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Cheapest Cars to Own

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I was reading an article the other day, how the proposed California bullet train would be a bargain in travel. The price to go 438 miles would be $86 or around 20 cents a mile. Other cheap trains are usually around 25 cents a mile, but a mid-range one can be 50 cents a mile (Amtrak's Acela is a good example).

I don't take a train to many places, but this got me thinking, "How much does a car cost per mile?" The IRS makes it clear that you can deduct 57.5 cents per mile for business use. That's a rough starting point, but we know that car prices and gas mileage varies widely.

What I really want to know is what is the cheapest car to own. Pretend I wanted to be as frugal as possible and didn't care about anything else, what should I get? The easy answer is some used piece of junk that will hopefully last a couple of years from someone who just wants to get rid of it. I had an old school teacher who would do that. He'd never get an oil change, because it simply wasn't worth it. I'm not going to take the easy answer, because finding a used car cheap and reliable is going to depend on the gems in your local area.

I really like the cost-per-mile metric as it gives you a way to compare to the bullet train and other forms of transportation. I did some searching on the web and of course one of my favorite personal finance gurus Clark Howard has it covered. He points out research in 2014 from Consumer Reports that says the Toyota Prius and the Honda Fit were the cheapest cars at around 40 cents a mile. The most expensive was a Ford F-250 which was a $1.16 per mile to run.

Think about driving 15,000 miles in each. Would you rather pay $6,000 a year for your car or $17,400? Obviously they are completely different cars, but unless you have a lot of truck-stuff to do, you can give yourself the equivalent of a before tax raise of $15,000 by going with the cheaper option. That's not only serious cash, but it is "fund your early retirement" kind of cash.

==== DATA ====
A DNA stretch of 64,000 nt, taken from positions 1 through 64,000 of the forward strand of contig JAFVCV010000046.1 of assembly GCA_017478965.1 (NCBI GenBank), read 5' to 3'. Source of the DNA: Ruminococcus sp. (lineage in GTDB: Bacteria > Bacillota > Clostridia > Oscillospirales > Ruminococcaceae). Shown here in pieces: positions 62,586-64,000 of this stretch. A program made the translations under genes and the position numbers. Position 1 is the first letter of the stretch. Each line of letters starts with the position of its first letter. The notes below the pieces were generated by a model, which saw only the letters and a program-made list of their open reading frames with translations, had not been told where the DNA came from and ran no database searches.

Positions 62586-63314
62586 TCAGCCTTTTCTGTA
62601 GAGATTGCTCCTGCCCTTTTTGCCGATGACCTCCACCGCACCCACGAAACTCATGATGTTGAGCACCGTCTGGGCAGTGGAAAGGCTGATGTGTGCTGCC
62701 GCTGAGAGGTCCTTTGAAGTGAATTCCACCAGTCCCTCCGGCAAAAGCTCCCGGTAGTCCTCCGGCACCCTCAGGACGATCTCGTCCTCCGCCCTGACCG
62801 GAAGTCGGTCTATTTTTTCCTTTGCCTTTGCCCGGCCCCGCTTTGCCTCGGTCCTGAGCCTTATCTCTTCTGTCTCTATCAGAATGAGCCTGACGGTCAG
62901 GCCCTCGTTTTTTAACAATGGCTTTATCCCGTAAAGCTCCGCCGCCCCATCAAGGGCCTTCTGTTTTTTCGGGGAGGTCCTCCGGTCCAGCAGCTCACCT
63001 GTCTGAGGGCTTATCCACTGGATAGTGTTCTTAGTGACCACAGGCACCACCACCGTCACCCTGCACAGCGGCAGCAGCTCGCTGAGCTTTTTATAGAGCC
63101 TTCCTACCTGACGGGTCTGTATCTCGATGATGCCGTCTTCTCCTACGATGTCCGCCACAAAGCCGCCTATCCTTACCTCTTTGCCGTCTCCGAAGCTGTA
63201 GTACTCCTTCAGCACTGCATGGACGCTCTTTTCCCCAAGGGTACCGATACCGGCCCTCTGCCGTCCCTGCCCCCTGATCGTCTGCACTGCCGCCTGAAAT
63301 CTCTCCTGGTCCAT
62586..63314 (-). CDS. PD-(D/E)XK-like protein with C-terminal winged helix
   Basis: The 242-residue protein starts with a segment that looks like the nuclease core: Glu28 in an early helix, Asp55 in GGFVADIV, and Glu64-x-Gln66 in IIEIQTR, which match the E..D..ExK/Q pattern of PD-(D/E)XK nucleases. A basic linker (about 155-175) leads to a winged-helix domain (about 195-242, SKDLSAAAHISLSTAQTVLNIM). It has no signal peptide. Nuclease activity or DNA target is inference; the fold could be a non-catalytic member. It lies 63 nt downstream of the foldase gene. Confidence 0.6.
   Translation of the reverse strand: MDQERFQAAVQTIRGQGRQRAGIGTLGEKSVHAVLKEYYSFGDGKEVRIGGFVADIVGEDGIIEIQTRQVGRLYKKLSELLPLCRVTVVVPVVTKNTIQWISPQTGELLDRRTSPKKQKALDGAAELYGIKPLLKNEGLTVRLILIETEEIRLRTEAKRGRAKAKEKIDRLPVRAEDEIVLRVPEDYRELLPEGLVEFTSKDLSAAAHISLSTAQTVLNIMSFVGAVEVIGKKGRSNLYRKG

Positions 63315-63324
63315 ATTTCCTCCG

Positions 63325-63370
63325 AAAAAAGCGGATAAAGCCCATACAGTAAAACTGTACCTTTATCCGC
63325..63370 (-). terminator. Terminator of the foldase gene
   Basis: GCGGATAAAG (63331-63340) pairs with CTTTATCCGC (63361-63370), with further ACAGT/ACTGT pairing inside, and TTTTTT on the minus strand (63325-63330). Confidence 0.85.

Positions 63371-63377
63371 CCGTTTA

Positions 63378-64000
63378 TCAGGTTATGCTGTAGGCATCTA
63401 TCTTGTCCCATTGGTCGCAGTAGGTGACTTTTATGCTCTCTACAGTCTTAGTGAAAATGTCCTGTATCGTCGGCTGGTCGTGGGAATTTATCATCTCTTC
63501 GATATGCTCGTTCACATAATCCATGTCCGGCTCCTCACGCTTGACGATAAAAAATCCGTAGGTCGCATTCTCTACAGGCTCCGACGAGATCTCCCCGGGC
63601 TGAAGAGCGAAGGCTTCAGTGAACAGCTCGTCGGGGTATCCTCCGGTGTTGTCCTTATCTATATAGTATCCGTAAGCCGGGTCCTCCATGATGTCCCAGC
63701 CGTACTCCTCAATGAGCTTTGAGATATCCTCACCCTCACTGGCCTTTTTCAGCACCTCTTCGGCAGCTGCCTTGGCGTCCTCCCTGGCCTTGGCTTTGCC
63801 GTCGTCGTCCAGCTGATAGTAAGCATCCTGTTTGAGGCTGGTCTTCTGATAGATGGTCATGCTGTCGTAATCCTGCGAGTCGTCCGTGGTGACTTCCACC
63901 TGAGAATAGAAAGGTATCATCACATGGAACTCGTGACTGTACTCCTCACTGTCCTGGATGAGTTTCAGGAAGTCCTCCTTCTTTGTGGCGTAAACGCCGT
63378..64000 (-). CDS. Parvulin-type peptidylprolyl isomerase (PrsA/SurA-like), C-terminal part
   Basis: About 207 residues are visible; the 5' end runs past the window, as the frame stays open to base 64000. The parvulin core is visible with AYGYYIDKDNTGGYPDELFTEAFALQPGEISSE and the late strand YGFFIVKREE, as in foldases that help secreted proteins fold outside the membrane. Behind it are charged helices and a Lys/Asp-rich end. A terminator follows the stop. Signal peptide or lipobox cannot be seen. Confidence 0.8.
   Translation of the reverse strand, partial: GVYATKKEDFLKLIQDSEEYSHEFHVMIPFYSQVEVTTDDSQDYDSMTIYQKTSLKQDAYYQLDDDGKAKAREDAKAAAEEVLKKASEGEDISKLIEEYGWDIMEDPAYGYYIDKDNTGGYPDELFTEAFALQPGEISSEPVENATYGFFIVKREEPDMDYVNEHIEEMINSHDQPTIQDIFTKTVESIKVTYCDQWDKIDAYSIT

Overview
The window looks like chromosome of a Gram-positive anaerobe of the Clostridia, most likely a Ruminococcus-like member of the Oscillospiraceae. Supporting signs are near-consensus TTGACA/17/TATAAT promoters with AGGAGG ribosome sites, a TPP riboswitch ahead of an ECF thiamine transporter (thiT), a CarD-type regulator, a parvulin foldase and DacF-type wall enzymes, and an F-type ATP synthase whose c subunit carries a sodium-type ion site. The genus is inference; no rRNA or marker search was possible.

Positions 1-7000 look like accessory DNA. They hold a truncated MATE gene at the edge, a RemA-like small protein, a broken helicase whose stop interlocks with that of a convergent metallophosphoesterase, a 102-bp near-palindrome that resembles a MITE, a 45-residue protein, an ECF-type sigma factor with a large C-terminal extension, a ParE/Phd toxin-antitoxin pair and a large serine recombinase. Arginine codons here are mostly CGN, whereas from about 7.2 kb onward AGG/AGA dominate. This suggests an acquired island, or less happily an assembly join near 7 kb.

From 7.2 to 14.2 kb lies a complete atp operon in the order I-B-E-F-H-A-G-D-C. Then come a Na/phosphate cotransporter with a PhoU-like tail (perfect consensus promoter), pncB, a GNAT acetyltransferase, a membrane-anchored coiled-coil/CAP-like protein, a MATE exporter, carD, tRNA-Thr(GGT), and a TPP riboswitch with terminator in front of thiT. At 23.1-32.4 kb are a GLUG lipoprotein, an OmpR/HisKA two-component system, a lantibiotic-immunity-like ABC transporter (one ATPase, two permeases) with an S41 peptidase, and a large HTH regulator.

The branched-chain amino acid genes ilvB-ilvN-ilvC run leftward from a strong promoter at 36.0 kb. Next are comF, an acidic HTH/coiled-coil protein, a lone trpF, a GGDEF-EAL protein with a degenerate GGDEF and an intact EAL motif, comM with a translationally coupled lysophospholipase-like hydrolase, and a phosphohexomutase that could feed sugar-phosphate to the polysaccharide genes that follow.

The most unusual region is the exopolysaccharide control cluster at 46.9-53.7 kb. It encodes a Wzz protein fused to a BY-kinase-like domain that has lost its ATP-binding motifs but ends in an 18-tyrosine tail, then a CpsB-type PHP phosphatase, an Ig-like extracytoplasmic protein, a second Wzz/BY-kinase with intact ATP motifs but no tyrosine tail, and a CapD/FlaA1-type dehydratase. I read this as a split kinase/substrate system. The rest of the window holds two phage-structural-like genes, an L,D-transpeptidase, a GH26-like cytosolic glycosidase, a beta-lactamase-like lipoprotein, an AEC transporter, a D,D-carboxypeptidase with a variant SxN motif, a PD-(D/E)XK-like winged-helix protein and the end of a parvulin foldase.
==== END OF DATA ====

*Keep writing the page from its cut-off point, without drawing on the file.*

If you drive a lot, there's some great math on Green Car Reports. They take the cheapest cars with very, very good gas mileage and create a "Cost per MPG" to give you something would certainly be extremely frugal. The winner was the 2015 Mitsubishi Mirage CVT which costs $14,805 and gives you 40 MPG. I worked up a little spreadsheet on that and it will cost you around 27 cents a mile for the car and gas... assuming you drive 15,000 a year. That's using a 5-year average. If you hold on to it for 10 years it gets down to 17 cents a mile. None of this includes insurance, but that would presumably be cheap on such a cheap car.

Car and Driver has a nice list of cheapest cars to own as well. Their top bargain is the Nissan Versa 1.6 Base which costs around $10,000 and gets 29 MPG. Using the same assumptions as I did with the Mitsubishi Mirage above, the Nissan would be around 24 cents per mile. The initial low cost saves you more than you'd save on gas unless you drive more than the 15000 miles a year.

There really should be an easy calculator that allows you to enter your driving habits and gas prices in your area to give you some kind of real cost of operation. I have to believe it exists on the internet, but I couldn't find it. In any case, that bullet train looks like a pretty good deal, but a car becomes the better option if you have multiple people to transport.

Posted on June 16, 2015.

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6 Responses to “Cheapest Cars to Own”

  1. robyn says: